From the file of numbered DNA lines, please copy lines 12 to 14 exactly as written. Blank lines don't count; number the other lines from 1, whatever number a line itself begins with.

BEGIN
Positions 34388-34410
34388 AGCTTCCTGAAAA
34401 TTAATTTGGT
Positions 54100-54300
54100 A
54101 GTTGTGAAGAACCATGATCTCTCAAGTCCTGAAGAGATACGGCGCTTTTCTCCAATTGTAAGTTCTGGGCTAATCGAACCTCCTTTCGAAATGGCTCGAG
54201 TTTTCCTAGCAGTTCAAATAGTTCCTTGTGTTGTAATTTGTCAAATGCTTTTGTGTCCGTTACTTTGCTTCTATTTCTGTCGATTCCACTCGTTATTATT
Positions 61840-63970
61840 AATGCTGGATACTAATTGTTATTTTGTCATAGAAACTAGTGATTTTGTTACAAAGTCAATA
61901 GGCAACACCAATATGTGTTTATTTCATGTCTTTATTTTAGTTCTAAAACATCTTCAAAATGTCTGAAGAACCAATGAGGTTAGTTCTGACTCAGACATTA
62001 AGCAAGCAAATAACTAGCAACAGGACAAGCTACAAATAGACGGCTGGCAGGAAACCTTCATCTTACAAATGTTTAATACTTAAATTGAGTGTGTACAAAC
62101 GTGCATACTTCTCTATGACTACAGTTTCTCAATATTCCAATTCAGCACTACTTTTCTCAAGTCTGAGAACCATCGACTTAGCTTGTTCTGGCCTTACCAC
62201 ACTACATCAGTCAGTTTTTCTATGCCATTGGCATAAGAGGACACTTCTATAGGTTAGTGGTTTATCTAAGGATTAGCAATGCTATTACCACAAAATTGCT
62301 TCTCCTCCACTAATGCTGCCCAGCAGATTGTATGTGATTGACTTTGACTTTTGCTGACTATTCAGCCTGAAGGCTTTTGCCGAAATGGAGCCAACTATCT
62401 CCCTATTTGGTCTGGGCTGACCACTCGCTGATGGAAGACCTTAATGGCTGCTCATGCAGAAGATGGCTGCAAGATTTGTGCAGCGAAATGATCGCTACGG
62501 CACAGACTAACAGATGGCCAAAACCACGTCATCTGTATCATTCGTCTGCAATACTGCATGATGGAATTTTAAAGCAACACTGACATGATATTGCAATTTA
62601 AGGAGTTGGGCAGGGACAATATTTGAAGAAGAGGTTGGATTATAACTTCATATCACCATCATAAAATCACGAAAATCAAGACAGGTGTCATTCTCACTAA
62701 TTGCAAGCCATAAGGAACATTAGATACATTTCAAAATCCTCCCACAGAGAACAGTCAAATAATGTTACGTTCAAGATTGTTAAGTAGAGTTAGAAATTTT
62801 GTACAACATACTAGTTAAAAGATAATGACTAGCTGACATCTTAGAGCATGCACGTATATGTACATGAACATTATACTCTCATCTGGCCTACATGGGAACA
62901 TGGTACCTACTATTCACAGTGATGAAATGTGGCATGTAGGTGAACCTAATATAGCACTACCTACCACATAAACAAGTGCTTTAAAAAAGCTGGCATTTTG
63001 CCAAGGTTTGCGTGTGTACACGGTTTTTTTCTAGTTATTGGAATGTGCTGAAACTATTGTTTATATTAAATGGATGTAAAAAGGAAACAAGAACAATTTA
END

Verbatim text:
62101 GTGCATACTTCTCTATGACTACAGTTTCTCAATATTCCAATTCAGCACTACTTTTCTCAAGTCTGAGAACCATCGACTTAGCTTGTTCTGGCCTTACCAC
62201 ACTACATCAGTCAGTTTTTCTATGCCATTGGCATAAGAGGACACTTCTATAGGTTAGTGGTTTATCTAAGGATTAGCAATGCTATTACCACAAAATTGCT
62301 TCTCCTCCACTAATGCTGCCCAGCAGATTGTATGTGATTGACTTTGACTTTTGCTGACTATTCAGCCTGAAGGCTTTTGCCGAAATGGAGCCAACTATCT